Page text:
Good morning to you all on this very cool (40F) but sunny Thursday. I brought the patchouli in on the off chance that we would get the frost predicted. The roofs were well frosted but all of the plants outside are fine. I got five trays of lemon balm that filled a jar when dried. That was only one plant. I will harvest from the other later--after the temperature rises a good bit. I found a little green tomato on the Cherokee purple. All of the transplant tomatoes have blossoms. I have some flower seeds I plant to start in vinegar jug pots sunk into the beds where I intend to leave them for the season. And I need to transplant my last stevia. I put in three this year so I can harvest enough to last through to next year. I may try to over winter one of them along with the tender herbs. I have a spot I can set up one of our TV tables with one of the daylight balanced lamps to provide extra light. We'll see how that works.
I will have to check out that site, Kay. I haven't been a fan of Richard Lugar's but the hard right shift of the Repthuglican Party has made him seem almost moderate of late. Having now checked out rude pundit I think you are absolutely right as is he on Lugar and the whole political morass. I am glad your irises are coming up and look to bloom well. I have discovered that some flowers need to be seeded in the fall to sprout and bloom in the spring. They need the cold to 'activate' them. My poppies are that way which is why I got such a pitiful stand last year. I plan to start them in the garden late this fall or early winter for next spring. I have an unfortunate habit of sticking a seed in the ground to see what happens. Then I go looking for information on why what I thought would happen didn't. Pictures will be posted in the next couple of days. I just saw a couple of the corn plants popping up. Yeah!!!
As I noted yesterday, I have a lot of reasons for not liking the notion of expanded reliance on nuclear energy. This article from Reuters provides another. Britain wants to expand their nuclear facilities but they have been told that they can only do so if the government is willing to 'absorb' the spiraling costs of construction--a process that will 'allow' private investors to come in. The nuclear industry is famous for failing to meet construction deadlines and for massive cost overruns. The analysts cited in the story claim that without the government (read: taxpayers) taking on the construction costs the companies will not be commercially viable (read: able to provide affordable power and make a profit.) If the private companies can't build these plants and make a profit they should get out. If the governments want nuclear power but private companies can't do the job, the government should do it and run the companies themselves. If governments need to contract with private construction companies to get the plants built the contracts should penalize the companies for failing to meet time requirements and cost overruns. No government should agree to a so-called 'private-public partnership' in which the costs are borne by the public while the profits are grabbed by the private. That is not a partnership. It is corporate socialism.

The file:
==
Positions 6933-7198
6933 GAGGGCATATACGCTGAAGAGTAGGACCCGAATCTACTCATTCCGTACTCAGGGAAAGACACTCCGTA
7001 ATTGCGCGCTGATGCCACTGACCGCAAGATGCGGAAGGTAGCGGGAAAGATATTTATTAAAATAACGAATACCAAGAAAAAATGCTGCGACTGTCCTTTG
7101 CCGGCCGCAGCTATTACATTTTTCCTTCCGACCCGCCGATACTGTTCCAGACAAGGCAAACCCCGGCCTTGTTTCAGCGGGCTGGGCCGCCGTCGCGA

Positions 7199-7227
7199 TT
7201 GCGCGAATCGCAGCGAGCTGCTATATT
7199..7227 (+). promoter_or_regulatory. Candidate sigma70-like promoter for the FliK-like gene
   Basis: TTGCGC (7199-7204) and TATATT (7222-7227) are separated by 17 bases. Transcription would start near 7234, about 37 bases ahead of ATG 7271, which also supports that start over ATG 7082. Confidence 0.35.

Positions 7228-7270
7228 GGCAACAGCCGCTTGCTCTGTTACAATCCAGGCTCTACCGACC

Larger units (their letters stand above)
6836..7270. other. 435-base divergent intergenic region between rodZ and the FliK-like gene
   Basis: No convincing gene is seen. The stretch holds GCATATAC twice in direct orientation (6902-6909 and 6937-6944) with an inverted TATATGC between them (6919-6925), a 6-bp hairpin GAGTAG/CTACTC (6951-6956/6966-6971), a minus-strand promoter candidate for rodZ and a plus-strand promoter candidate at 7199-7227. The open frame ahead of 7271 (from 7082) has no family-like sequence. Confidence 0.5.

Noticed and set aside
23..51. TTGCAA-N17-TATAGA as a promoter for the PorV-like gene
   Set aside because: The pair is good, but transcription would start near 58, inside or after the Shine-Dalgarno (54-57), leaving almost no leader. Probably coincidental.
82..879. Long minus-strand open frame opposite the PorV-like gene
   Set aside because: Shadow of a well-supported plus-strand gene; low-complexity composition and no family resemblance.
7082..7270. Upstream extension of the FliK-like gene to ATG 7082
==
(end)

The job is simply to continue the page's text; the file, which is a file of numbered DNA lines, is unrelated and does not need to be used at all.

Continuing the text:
And in another case of 'corporate socialism,' how stupid can local officials get? We started out something like 30 years ago with infrastructure improvements and tax abatements to lure business and industry and now they have upped the ante. I have long considered these bribes which would have been illegal if the it were public officials accepting the payments but since it is private companies it is excused. But as history has shown bribes have a way of getting larger over time.
I feel soooooo sorry for the poor American millionaires and their foreign banks. They won't have as many ways to hide their income from the tax-man--just like the rest of us who don't have foreign bank accounts.
Michael Klare has a new post on tom dispatch this morning. Klare deals with oil and international politics and that is the primary focus of his piece. However, as I read along, I noticed something that Englehardt points out in his intro: how little of the 'incidents' (or what ever you want to call them) appear in the mainstream news. I remember sometime ago the tensions between Argentina and Britain over the Falklands (Las Malvinas, to the Argentines) were mentioned but only because Argentina protested which ever prince was their with his military unit. I also remember a couple of mentions of the tensions between Israel and Egypt over the gas pipeline but no explanation. But I guess our scant information on international affairs is ok since the news media gives us such wonderful detail of who got booted from Dancing With The Stars. (Sarcasm alert!!!).
Robert Reich sums up the problem with the current political silly season: too much focus on bedrooms and too little on boardrooms.